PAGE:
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German troops in Paris, collapse of France said imminent

BERLIN, June 14, 1940 (UP) - Germany, with her troops clattering down the Champs Elysee in Paris and smashing ahead on all French fronts, asserted tonight that the total military collapse of France is imminent and that the direct attack on Great Britain will be launched shortly.

The German radio started in with broadcasts designed to convince the French that it was not worth while to carry on the fight longer. Reports were broadcast that a separate peace for France might be expected by the end of next week.

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Military quarters insisted that the total collapse of French military power was imminent, that the defeated French Army could not take another stand with Paris gone, the Seine and the Marne crossed, the Maginot Line attacked from the front and already half-flanked.

Germans called the French position completely hopeless. They said France no longer has a natural barrier against the German advance, and that the great artificial positions of the Maginot Line quickly are losing military value. The Germans said France has lost her best troops, most of her modern military equipment and the bulk of her famous artillery.

With Paris, it was noted, went the most important parts of the French arms industry, the hub of all rail and water transport and the center of her defense system.

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The high command and the Foreign Office denied the early report that United States Ambassador William C. Bullitt had been placed in protective custody in Paris.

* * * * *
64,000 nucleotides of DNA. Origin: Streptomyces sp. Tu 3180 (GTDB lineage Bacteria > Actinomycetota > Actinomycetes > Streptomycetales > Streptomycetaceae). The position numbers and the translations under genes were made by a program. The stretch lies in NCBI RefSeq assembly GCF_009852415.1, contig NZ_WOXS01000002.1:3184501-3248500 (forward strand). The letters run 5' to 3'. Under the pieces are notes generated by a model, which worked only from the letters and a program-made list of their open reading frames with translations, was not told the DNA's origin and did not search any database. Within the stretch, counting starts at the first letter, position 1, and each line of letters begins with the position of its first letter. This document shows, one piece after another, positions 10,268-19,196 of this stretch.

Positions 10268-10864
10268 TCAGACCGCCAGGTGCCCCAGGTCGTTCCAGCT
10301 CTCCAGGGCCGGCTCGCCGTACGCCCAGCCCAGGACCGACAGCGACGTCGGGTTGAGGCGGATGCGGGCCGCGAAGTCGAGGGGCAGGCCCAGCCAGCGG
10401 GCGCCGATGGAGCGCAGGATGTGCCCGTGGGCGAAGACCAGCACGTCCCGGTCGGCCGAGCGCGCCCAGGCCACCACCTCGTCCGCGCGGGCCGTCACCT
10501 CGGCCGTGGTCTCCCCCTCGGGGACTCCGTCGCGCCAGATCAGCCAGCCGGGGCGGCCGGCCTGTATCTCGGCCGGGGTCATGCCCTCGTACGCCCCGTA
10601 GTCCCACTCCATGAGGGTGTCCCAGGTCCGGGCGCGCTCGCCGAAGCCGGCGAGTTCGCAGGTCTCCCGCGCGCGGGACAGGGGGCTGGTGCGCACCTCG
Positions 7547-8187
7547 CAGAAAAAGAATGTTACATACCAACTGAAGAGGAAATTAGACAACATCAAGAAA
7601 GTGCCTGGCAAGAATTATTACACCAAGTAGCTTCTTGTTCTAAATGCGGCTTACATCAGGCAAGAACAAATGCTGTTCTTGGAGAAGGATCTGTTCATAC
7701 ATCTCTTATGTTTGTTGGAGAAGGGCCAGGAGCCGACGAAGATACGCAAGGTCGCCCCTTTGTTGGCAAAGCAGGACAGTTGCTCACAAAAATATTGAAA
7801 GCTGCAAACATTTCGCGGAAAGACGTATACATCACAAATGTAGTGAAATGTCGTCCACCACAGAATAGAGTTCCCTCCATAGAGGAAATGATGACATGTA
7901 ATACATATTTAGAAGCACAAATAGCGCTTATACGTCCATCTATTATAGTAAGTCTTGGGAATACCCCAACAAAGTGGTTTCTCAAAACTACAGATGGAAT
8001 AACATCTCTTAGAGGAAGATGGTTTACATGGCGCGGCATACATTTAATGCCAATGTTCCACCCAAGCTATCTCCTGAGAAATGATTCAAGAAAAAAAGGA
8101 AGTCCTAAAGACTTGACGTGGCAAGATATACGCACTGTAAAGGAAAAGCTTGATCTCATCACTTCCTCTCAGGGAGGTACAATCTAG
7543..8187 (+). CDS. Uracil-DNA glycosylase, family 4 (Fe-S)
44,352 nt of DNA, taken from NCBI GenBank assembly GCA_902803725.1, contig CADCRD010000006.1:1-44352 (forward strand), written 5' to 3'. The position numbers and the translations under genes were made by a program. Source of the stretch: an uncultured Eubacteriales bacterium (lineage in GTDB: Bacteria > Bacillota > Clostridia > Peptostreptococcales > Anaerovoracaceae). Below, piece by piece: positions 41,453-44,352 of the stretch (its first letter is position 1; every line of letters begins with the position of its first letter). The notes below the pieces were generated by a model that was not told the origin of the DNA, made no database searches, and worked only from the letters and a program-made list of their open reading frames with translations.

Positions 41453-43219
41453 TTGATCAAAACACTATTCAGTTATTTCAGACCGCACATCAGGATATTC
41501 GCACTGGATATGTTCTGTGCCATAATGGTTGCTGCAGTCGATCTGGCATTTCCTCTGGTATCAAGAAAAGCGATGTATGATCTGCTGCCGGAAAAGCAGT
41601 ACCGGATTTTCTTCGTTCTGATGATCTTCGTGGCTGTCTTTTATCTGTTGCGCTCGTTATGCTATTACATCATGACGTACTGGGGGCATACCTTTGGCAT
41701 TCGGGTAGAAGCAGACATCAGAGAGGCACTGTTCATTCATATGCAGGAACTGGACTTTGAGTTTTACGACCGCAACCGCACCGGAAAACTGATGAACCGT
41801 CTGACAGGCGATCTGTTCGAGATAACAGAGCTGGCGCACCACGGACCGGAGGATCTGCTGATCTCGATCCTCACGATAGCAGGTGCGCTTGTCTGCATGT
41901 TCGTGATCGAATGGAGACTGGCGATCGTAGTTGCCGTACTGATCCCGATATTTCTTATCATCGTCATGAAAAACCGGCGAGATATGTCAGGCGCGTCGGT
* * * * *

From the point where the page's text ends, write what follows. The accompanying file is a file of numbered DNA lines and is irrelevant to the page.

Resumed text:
At some points today, German quarters said, the retreating French forces are being overtaken by the flying dash forward of German tank columns.

The fall of Paris was described by the Germans as closing the second phase of the war, begun just five weeks ago, May 10. The third, they insisted, would be the annhilation or surrender of the remaining French armies.

The fourth, they said, would be the unleashing of "all the unrestrained fury of the Reich's arms" against Britain.

In the west the big English Channel port of Le Havre fell to the Germans, the high command said.

In the east it is said that the strategically important town of Montmedy was taken as part of an enveloping maneuver around the Maginot Line in co-ordination with a frontal attack in the Saar Basin against the main underground French formations.

The march of German forces into Paris for the first time since Bismarck's armies dictated peace to the French in 1871 shared the German spotlight with the attack on the Maginot Line, which experts had once estimated could be broken only at the cost of a million lives.

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The flanking wedge which the high command said has been driven around the Maginot Line extended southward to Vitry La Francois, 65 miles southwest of Montmedy at the northern end of the defense works.

This spearhead had cut through the main French communications network running through Reims and to the vital military centers of Verdun, Metz, Toul and Nancy behind the $500,000,000 Maginot Line. The Germans claimed that the breakup of these communications lines made it impossible for the French to hold out long in the northern end of the Maginot defenses.

The fall of Paris was announced over the radio and in special editions of the afternoon newspapers which carried huge headlines saying: "March into Paris." German troops were believed to have marched in from the north, through St. Denis.

The Paris radio stations were quickly taken over and German music was played. The German advices said that the invading troops swung on down the Champs des Elysees and the Nazi officers leading the march took over from the French officials left in the city. About one third of the normal population of 2,800,000 remained in Paris, it was estimated.

In this morning's communiqu

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